Most people will understand the need to reschedule or add a final 15-minute call to seal the deal on an offer, but the longer and more complicated your interviews are, the greater chance you have of candidates withdrawing from the process – or finding another offer from a more decisive hiring team.  

Where other companies move quickly, this is an easily avoidable way of losing a top candidate. 

4. The onboarding steps are unclear.

Especially after a candidate has signed their offer letter, letting them know what to expect in the onboarding stage is crucial. The candidate should know exactly who to reach out to with questions, what deadlines they have for paperwork, and when any action items deviate from expectations.

Looking for some guidance about what a great onboarding process looks like? Read more here from our Senior Talent Specialist, Madeline O’Brien. 

So for your next open role, how can you create an ideal candidate experience, while also making less work for yourself? 

Give Yourself the Gift of Defined Deadlines  

Once you open a requisition, give yourself a specific window in which you’ll review candidates (i.e. after one week, start scheduling interviews with candidates in the pipeline, and stop reviewing new resumes unless existing candidates fall through). Lay out a timeline that fits your team’s needs and stick with it. Check out our hiring timelines blog for a step-by-step example of an effective timeline, and feel free to adapt to your processes and your team’s unique needs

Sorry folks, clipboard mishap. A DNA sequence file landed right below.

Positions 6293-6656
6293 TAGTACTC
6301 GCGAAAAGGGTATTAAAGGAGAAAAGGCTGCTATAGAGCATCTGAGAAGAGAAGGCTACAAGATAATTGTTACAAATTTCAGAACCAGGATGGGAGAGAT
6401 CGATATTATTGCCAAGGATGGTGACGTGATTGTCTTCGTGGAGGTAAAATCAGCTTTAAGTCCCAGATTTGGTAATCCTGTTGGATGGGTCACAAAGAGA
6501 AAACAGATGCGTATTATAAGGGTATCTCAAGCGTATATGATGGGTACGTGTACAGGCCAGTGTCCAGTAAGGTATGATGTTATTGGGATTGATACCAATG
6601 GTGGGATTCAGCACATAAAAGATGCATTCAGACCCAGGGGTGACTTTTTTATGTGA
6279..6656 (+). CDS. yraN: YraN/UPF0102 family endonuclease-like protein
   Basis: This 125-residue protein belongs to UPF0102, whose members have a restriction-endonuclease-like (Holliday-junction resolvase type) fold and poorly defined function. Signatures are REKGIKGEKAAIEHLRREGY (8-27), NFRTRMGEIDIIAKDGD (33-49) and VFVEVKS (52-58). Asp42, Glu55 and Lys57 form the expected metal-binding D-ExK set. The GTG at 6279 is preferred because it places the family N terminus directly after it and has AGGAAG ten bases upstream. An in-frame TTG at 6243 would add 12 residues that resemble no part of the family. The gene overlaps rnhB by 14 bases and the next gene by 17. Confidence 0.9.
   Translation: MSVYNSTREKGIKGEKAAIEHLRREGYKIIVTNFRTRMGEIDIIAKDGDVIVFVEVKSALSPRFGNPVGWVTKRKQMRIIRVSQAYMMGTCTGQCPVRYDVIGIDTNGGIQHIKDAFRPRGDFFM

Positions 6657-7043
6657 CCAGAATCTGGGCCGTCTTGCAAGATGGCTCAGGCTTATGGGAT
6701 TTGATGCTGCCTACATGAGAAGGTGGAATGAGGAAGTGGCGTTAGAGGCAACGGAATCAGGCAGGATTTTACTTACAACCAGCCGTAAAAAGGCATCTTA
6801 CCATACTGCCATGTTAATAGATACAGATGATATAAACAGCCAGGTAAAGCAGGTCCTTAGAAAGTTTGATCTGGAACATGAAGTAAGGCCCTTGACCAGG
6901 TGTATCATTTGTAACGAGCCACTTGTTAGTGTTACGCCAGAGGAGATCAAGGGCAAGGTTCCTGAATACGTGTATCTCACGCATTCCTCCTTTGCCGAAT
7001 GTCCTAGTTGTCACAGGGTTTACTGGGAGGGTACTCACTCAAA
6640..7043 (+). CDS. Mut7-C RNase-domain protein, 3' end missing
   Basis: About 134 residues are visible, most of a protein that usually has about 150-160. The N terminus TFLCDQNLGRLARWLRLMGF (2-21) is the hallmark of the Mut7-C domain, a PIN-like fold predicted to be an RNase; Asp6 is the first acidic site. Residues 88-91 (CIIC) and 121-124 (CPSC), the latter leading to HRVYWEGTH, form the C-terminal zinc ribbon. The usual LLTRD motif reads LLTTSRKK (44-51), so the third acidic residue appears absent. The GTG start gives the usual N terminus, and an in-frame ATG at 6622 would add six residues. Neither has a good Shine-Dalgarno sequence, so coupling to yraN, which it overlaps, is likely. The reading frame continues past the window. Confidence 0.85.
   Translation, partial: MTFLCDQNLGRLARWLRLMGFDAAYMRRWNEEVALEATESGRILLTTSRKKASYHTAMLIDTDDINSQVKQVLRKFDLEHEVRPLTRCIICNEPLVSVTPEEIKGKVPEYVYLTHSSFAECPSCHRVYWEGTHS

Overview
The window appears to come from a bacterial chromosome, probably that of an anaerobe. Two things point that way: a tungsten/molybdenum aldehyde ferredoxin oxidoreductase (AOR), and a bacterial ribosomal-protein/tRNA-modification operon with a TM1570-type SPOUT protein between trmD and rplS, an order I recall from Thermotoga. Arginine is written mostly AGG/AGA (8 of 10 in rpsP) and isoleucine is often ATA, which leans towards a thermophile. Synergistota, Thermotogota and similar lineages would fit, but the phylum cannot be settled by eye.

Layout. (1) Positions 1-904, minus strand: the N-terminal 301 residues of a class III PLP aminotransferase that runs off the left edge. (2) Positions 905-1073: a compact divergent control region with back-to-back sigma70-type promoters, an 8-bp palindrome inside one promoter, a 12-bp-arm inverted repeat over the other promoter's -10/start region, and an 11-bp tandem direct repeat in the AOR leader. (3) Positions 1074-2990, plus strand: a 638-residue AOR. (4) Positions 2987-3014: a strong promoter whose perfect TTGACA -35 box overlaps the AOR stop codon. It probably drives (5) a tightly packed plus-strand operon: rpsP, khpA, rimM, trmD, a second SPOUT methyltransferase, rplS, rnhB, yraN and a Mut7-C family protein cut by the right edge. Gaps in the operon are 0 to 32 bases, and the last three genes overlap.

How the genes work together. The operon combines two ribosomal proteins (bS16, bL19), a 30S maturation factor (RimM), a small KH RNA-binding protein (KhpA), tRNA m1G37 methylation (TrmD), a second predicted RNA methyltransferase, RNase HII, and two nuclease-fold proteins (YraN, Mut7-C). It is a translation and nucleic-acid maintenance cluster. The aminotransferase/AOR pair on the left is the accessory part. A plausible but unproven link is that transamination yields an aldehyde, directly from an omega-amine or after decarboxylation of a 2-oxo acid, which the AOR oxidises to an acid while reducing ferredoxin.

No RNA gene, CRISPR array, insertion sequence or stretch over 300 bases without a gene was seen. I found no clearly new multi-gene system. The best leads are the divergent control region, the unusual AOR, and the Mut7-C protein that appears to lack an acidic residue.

Moving quickly through each stage keeps things from building up on your plate and keeps candidates from falling into an anxious stage of limbo – everybody wins! 

Recognize Open Communication Is Essential    

Assuming all else is equal, the more transparent you can be with a candidate on your hiring timeline, the more engaged that candidate will be as you work through your remaining interviews. Clear communication fosters trust and mutual respect, laying a solid foundation for a positive employer-candidate relationship.  

Lean Into Your Company Values

Infusing your values into recruitment ensures new hires are likely to share and uphold these beliefs. A hiring process that moves quickly is one that has minimal friction because there is alignment between the candidate and the company. Not only does this boost your employer brand among potential future employees, it also fosters a sense of belonging and purpose among team members from the start, promoting long-term engagement and retention.   

Put Yourself in the Candidate’s Shoes 

Think about how excited you would be for a new job following a positive candidate experience, and how disappointed or frustrated you would be if you were left in limbo. By being transparent and setting clear timelines and expectations, you can make a positive impression on candidates and streamline your hiring process. Ultimately, prioritizing the candidate’s experience will boost your employer branding and sets the stage for long-term employee engagement and retention.  

If you’re looking for a hiring partner that can help you refine your recruitment processes, reach out to us to learn more about how our Managed Talent Services program can augment your HR team with services that enhance talent attraction and retention.